Top of the Agenda: United States to Use Drones in Libya
President Barack Obama approved airstrikes in Libya using U.S. Predator drones following criticism from Britain and France about Washington's previous decision to halt attacks on Qaddafi's forces. Two drones (FT) will now be on round-the-clock duty above Libya, focusing on targets beyond the capability of other NATO aircraft – particularly in urban areas. Defense Secretary Robert Gates denied that the drone deployment indicated mission creep (BBC) in Libya, saying there were still no plans to put U.S. "boots on the ground."
Analysts suggest the drone deployment demonstrates U.S. resolve to European allies, who have been pressing for increased involvement by the U.S. military (WashPost) in the weeks since it took on a supporting role in the mission. The ability of drones to hone in on targets using night-vision cameras is considered to be one way of helping rebels in the besieged city of Misurata (Guardian), where a humanitarian crisis has unfolded in the last week. Senator John McCain, an early advocate of aiding rebel forces in their fight against the Qaddafi regime, arrived in Benghazi to meet with members of the Transitional National Council.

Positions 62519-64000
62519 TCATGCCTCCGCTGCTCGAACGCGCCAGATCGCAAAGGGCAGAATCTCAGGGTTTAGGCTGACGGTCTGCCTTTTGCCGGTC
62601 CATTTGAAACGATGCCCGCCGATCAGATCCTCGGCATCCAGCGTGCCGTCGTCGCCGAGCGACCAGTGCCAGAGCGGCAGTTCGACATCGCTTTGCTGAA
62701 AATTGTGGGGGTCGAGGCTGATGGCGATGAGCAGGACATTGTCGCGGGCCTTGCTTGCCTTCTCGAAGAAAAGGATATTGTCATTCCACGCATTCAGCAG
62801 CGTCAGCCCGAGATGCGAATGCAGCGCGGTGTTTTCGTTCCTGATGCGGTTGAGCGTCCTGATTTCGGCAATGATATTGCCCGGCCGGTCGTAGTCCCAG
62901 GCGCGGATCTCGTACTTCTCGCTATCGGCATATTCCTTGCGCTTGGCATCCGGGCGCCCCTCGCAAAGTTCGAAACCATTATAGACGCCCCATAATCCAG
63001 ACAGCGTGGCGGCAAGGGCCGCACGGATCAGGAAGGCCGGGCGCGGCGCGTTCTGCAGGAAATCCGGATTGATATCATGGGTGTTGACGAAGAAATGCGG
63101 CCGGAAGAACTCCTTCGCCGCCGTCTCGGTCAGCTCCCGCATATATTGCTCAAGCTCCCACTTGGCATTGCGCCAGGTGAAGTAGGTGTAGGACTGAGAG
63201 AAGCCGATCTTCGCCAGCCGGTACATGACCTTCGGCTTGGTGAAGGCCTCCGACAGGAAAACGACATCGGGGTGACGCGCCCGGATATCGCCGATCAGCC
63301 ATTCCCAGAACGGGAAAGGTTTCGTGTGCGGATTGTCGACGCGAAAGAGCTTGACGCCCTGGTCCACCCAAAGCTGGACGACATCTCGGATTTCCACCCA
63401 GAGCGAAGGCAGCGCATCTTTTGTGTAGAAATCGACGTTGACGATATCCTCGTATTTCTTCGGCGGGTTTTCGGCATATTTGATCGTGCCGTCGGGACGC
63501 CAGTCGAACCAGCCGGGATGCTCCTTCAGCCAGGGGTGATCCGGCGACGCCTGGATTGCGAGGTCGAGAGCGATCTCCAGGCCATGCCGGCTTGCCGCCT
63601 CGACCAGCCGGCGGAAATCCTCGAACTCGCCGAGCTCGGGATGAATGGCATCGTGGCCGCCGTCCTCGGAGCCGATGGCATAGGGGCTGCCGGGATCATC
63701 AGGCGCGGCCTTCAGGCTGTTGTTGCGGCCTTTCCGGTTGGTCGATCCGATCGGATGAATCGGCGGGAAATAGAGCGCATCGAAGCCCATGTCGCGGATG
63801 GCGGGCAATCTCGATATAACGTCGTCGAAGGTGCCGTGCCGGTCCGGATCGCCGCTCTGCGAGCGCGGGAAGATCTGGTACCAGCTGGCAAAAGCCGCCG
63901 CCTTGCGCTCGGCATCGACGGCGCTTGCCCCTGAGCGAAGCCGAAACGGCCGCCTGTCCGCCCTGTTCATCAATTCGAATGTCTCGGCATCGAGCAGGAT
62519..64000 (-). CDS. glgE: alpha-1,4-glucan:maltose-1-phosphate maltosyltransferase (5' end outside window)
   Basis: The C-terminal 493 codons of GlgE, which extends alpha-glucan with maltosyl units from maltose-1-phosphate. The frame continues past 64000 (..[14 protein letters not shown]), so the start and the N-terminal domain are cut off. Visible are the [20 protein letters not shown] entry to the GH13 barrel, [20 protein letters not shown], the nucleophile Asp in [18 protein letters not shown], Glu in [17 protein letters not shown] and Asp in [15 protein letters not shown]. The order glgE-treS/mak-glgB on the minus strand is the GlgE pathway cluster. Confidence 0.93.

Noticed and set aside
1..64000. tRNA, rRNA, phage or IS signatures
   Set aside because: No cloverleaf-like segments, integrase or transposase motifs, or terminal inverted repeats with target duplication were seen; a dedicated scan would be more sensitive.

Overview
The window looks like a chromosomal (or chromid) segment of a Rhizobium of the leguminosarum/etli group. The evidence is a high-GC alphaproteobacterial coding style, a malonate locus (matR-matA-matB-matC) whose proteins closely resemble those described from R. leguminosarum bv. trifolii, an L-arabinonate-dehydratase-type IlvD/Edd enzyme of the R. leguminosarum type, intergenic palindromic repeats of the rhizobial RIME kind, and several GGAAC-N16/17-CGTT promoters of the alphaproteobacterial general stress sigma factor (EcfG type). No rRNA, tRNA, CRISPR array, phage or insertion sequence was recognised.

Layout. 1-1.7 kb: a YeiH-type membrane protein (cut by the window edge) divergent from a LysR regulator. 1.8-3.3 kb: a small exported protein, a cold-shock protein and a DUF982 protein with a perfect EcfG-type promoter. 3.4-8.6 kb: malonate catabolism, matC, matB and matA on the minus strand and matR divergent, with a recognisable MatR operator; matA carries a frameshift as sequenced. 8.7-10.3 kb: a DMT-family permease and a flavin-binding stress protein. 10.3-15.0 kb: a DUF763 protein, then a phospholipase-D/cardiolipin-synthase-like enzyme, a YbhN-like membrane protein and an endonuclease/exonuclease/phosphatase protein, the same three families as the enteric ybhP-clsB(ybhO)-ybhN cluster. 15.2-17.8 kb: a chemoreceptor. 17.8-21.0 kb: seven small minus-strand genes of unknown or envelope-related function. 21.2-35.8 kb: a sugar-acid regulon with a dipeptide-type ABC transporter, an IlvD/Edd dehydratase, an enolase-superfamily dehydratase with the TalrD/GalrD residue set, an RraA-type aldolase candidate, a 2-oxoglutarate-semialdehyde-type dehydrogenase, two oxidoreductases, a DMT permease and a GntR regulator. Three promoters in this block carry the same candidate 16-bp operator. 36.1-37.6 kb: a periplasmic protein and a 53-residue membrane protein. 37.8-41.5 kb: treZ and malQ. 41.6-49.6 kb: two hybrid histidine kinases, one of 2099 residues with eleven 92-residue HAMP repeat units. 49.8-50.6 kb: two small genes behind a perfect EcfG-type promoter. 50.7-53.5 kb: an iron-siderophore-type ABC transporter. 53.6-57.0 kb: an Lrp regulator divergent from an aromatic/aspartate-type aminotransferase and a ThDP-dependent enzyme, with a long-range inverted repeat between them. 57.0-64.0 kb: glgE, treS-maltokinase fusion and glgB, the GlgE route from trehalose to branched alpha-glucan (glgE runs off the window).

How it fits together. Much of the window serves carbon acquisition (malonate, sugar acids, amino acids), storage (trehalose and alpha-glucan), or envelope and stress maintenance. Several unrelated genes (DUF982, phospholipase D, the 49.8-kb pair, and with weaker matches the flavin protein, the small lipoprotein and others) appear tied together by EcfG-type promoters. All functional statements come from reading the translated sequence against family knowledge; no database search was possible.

As some NATO countries move to send advisers to help Libyan rebels, debate remains unsettled on whether charting a path to greater military involvement or a negotiated political solution is the right approach.
In this op-ed for the Washington Post, Michael Chertoff and Michael V. Hayden examine a future without Muammar al-Qaddafi in Libya.
NATO's failure to apply sufficient military force to oust Qaddafi and protect civilians is a blow to the credibility of the alliance and the United States, says expert Robert E. Hunter.
In this article for Foreign Affairs, Michael Scott Doran writes that not since the Suez crisis and the Nasser-fueled uprisings of the 1950s has the Middle East seen so much unrest. Understanding those earlier events can help the United States navigate the crisis today.